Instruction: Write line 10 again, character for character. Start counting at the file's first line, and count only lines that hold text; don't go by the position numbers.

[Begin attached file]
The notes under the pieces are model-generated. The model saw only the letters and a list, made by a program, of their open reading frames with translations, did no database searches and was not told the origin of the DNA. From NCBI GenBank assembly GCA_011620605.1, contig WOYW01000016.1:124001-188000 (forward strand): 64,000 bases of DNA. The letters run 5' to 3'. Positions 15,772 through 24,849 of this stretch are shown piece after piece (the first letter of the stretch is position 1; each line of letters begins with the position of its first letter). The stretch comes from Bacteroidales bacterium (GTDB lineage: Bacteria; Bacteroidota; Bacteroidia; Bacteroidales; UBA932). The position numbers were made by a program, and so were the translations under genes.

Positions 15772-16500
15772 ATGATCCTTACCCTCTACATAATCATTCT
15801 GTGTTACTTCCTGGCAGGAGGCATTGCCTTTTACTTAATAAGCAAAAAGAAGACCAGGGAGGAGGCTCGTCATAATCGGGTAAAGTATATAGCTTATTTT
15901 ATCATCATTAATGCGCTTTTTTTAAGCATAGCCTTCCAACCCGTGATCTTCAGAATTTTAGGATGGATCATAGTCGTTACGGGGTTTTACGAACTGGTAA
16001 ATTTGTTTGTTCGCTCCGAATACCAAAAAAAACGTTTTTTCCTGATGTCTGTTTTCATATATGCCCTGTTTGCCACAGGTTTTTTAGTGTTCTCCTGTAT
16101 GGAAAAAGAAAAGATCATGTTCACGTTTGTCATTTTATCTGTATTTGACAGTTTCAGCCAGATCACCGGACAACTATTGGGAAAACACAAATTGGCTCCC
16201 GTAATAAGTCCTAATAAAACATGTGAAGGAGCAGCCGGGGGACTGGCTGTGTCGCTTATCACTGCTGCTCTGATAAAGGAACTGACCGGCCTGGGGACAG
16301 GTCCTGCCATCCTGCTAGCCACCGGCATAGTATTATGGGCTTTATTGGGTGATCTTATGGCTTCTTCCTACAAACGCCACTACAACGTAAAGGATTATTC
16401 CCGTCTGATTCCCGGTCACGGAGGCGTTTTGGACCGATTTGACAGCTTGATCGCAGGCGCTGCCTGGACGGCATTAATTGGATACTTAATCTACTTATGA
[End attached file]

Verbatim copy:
16401 CCGTCTGATTCCCGGTCACGGAGGCGTTTTGGACCGATTTGACAGCTTGATCGCAGGCGCTGCCTGGACGGCATTAATTGGATACTTAATCTACTTATGA